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This chapter is from the book

5.4 Other VPNs

In the remainder of Part 2, we examine several other VPN technologies. We begin with examinations of the SSL/TLS (Chapter 6) and SSH (Chapter 7) protocols. Because these protocols operate at the application layer, some might consider them merely secure applications and not real VPNs. We will see, however, that they meet our definition for a VPN, and that we can, in fact, use them to build traditional network-to-network VPNs.

Regardless of whether SSL/TLS and SSH are "real" VPNs, they solve the central problems of privacy, authentication, and key management that every VPN must address. By studying their solutions to these problems and by noting where they succeed and where they fail, we will gain a deeper appreciation for both the problems and their solutions. Indeed, we will see that the design sets we introduce in our examination of SSL/TLS and SSH are used again and again in other types of VPNs. For these reasons alone, our study of these protocols will pay handsome dividends.

Next, we introduce and study some lightweight VPN technologies. When we say that they are lightweight, we mean that they are simpler and easier to deploy than, for example, the more comprehensive IPsec protocols (Part 3). In some applications—especially ad hoc applications—using one of these protocols might make sense.

We begin with an examination of VTun, a very simple VPN that illustrates the difficulty of engineering robust security protocols. At the same time, VTun also illustrates the use of a common framework for building lightweight VPNs. Because of its simplicity, VTun exposes this framework in a way that makes it easy to see and understand.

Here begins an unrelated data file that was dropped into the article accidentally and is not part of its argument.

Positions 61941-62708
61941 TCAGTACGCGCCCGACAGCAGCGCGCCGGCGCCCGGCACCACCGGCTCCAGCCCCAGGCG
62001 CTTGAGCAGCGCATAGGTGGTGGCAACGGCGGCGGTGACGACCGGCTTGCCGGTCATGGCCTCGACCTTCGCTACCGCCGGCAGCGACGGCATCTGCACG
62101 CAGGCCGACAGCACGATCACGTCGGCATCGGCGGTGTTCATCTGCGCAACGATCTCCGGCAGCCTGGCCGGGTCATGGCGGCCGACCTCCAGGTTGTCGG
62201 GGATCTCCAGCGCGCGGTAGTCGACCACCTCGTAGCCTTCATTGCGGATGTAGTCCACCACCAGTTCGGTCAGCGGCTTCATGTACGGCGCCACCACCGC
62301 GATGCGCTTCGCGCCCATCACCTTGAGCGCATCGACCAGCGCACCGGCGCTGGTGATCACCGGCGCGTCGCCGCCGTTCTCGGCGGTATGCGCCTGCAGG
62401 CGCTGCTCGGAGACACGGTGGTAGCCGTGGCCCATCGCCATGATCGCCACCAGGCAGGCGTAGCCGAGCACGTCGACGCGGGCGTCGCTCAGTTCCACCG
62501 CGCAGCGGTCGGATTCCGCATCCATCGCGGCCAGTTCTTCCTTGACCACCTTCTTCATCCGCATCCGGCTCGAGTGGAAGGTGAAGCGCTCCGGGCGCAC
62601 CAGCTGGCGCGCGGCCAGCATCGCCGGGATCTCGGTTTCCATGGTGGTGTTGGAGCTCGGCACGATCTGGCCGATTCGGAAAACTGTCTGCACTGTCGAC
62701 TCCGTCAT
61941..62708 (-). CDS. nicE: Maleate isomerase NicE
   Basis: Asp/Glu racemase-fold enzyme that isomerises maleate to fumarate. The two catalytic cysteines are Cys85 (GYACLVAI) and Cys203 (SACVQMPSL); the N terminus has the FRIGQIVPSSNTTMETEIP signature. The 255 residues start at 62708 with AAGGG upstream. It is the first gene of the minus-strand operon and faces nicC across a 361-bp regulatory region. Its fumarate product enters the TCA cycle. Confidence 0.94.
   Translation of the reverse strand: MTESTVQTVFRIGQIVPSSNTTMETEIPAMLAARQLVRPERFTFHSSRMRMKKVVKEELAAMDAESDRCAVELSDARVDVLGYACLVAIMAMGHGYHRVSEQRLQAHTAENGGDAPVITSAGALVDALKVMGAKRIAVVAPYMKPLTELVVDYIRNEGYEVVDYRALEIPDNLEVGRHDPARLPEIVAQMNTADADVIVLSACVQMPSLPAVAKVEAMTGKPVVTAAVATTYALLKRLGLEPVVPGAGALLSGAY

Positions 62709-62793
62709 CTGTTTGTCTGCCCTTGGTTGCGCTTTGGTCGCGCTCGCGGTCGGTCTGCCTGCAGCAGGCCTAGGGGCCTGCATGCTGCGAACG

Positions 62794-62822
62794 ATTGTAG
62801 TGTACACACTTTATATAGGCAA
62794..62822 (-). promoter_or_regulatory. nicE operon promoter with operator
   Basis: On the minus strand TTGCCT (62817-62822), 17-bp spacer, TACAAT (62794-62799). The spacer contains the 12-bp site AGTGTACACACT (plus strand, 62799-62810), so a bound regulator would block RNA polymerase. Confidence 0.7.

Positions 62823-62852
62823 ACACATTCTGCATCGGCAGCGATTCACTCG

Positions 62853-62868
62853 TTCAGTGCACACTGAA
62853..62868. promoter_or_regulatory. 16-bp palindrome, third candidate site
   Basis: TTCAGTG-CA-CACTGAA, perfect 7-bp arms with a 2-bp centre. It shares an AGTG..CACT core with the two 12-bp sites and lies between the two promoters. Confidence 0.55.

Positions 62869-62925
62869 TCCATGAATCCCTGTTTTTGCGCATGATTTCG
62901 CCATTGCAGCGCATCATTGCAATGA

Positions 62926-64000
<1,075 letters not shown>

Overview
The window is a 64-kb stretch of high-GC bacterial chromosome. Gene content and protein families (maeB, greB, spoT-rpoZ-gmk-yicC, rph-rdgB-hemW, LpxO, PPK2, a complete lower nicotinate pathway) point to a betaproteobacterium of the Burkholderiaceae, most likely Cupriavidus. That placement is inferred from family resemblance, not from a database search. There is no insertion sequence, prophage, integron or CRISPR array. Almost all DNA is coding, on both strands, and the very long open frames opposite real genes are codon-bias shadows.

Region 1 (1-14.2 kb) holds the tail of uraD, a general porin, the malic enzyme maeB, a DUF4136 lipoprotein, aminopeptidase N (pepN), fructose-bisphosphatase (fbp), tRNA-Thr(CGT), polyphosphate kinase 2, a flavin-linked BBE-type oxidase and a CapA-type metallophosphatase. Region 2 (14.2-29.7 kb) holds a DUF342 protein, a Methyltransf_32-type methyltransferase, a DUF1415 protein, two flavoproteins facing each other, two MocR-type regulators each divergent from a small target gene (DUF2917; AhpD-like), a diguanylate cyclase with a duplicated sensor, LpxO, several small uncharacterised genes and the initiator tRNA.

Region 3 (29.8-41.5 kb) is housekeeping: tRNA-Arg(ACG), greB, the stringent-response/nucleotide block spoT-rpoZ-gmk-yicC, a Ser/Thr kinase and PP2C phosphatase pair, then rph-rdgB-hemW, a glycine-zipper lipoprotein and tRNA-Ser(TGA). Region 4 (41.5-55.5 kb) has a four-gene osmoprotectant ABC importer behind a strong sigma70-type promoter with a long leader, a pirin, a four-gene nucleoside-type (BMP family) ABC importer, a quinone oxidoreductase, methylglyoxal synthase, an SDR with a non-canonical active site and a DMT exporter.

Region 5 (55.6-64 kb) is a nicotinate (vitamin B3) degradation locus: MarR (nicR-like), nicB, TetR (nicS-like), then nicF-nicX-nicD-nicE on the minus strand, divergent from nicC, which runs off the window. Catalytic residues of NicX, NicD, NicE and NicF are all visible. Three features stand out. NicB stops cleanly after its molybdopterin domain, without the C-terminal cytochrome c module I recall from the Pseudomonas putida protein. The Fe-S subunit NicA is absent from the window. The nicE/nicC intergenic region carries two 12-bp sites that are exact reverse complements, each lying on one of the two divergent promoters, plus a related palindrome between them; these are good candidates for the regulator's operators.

After VTun, we take a quick look at CIPE, a VPN running only on Linux and Windows NT. Because CIPE depends on a kernel module, porting it to other platforms is difficult. As we'll see, CIPE solves some of the security problems in VTun but still has flaws.

Next, we examine tinc, a VPN using the same framework as VTun. We'll see that it solves most of the problems that CIPE did not resolve. Tinc is interesting because it is designed as a network of VPNs, where a set of tinc gateway nodes securely connect a series of networks by maintaining encrypted tunnels between the nodes. Within this network, tinc manages routing and the decryption and reencryption of IP datagrams as they pass through intermediate nodes to their destination node.

Finally, we study OpenVPN, an excellent VPN that appears to offer security comparable to that of IPsec. OpenVPN achieves this by reusing the TLS/SSL protocol (Chapter 6) for endpoint authentication and key exchange, and by closely mimicking ESP (Chapter 12) for its data channel. Although it uses the same simple framework as VTun and tinc, OpenVPN provides robust security by leveraging the proven SSL and ESP protocols.

Again, the study of these VPNs will deepen our appreciation for the problems that all VPNs must solve. It will also help us to understand their limitations and enable us to make informed decisions as to whether they are appropriate for any given application.

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